Meet the Toilet Nerds of ‘Porcelain Valley’ in American Standard’s Savage Spoof Campaign

A different kind of genius engineer

If you’ve ever wondered where innovations in the toilet industry happen, you’ll kick yourself when you find out. Naturally, it’s in Porcelain Valley.

A new campaign for American Standard from Minneapolis agency Solve introduces viewers to Silicon Valley’s less glamorous, more functional cousin, where engineers in lab coats stand in showers fully clothed in ponchos, and walk around carrying parts of porcelain thrones with great purpose.

A 30-second TV spot captures the spirit of the place with delightfully snickering glee. A voiceover touts “disruption, revolution and sea change,” as the camera zooms in on flushing water circling the bowl. “We’re always thinking about you … maybe a little too much,” it concludes, as a guy with a clipboard sits pensively watching a mechanized toilet lower its own seat.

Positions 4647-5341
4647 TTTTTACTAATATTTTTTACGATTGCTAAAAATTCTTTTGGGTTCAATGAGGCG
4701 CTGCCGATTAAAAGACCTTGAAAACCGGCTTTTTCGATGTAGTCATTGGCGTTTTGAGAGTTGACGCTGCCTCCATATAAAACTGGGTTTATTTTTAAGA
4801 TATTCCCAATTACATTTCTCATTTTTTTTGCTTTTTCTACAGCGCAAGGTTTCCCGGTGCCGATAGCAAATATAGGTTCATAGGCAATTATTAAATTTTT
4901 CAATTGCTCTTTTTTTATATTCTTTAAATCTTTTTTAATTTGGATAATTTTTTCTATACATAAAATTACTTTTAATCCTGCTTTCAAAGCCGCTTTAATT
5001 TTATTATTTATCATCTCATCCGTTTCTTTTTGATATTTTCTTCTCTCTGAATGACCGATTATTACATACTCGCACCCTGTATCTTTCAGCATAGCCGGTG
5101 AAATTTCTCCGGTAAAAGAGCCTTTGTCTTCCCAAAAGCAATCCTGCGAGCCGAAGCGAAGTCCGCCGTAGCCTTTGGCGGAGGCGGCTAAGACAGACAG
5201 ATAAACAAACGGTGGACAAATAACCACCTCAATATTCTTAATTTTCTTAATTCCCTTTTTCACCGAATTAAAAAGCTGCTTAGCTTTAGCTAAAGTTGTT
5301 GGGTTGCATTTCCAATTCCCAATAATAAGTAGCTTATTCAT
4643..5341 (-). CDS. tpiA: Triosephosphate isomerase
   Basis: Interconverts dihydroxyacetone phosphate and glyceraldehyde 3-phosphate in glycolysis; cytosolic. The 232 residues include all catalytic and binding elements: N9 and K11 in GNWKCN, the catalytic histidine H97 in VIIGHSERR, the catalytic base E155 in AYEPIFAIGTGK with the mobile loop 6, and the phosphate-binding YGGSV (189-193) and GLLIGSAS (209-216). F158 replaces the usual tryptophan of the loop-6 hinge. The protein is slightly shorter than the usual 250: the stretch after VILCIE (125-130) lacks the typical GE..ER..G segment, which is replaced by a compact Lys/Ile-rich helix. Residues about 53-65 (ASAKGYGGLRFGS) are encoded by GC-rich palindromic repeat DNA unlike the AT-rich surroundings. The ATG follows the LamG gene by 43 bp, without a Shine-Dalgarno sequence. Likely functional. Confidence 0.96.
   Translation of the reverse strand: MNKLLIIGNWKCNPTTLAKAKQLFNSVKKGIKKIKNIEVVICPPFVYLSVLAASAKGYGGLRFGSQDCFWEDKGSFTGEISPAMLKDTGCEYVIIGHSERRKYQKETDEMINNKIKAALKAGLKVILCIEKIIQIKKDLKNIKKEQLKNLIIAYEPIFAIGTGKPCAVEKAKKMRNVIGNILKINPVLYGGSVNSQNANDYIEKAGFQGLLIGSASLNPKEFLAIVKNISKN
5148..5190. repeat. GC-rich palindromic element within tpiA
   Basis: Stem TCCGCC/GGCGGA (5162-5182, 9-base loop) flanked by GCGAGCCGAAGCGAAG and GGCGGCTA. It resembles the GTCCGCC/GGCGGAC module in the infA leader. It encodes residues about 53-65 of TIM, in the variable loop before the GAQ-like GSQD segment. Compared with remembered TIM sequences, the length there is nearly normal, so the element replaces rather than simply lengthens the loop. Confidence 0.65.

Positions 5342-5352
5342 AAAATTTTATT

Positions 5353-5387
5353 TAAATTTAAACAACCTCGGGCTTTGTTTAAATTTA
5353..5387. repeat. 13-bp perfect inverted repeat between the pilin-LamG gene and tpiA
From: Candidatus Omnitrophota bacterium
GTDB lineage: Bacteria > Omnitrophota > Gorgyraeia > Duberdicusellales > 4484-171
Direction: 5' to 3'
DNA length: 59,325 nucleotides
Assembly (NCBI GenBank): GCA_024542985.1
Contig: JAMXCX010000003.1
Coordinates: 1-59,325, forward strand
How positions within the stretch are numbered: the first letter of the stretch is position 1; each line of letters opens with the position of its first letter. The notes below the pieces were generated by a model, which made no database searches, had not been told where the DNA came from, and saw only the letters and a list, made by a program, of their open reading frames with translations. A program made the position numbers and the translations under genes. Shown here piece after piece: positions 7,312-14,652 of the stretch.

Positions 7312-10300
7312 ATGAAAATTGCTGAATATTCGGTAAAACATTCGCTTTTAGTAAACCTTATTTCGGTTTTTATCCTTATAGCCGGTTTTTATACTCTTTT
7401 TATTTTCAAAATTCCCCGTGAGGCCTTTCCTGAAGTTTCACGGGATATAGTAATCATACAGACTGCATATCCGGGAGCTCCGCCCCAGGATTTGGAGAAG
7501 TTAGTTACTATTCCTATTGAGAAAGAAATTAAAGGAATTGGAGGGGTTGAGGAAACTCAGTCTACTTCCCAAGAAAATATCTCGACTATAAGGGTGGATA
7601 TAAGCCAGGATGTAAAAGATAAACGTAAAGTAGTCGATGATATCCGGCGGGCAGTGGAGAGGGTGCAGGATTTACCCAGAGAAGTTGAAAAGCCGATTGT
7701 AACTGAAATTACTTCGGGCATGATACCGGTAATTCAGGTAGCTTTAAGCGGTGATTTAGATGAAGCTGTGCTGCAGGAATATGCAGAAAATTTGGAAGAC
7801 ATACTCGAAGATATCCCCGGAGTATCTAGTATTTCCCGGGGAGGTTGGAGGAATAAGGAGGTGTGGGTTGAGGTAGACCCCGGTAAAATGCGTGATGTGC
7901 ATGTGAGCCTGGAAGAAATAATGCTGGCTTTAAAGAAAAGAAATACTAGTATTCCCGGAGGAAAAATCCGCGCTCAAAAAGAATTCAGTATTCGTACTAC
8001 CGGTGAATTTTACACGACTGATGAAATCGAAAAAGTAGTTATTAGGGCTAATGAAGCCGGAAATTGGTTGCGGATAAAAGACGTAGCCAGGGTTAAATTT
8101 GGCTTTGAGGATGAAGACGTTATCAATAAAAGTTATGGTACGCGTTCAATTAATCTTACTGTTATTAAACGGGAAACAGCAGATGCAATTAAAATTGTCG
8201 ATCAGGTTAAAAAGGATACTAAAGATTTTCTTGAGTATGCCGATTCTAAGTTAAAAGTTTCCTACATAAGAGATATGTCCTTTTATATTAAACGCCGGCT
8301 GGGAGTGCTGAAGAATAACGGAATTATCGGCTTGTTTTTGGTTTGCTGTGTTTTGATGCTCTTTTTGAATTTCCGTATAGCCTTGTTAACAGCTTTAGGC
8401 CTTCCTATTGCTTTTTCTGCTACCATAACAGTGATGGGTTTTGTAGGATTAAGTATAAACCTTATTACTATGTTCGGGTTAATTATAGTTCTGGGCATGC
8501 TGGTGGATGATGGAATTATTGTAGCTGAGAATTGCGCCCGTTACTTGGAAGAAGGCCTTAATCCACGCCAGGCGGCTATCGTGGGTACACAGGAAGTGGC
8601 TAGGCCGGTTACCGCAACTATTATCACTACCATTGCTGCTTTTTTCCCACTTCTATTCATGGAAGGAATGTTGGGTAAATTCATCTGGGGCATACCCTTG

There are also shorter social videos. In one, ridiculously upbeat music plays while a woman demos a self-flushing toilet, and two nerds look on in perfect deadpan awe. In another, an engineer dances a little too enthusiastically, Napeleon Dynamite style, to test a faucet’s sensor, perfectly channeling the campaign’s obliviously absurd tone.

The multimillion-dollar campaign includes buys in sports and home programming including ESPN, NCAA football, This Old House and Real Simple.

Overall, it’s a clever effort that owes a lot to HBO’s techie-skewering comedy series Silicon Valley—even if it takes that sort of mockery in a new direction. In a 60-second digital trailer for American Standard, the Steve Jobs of johns, decked in a yellow turtleneck, comes out onto a WWDC-style stage to thunderous applause. The character is a perfect blend between two characters from that HBO show—the hapless protagonist Richard Hendrick (Thomas Middleditch) and effete villain Gavin Belson (Matt Ross)—with casting that suggests the actor looks something like their lovechild, as well as acts it.

Regardless, nobody can argue the marketer doesn’t have a fresh angle on the joke—namely, that the brand’s products have far more practical value than what comes out of the tech industry, including as a destination for much of the very same.

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@GabrielBeltrone Gabriel Beltrone is a frequent contributor to Adweek.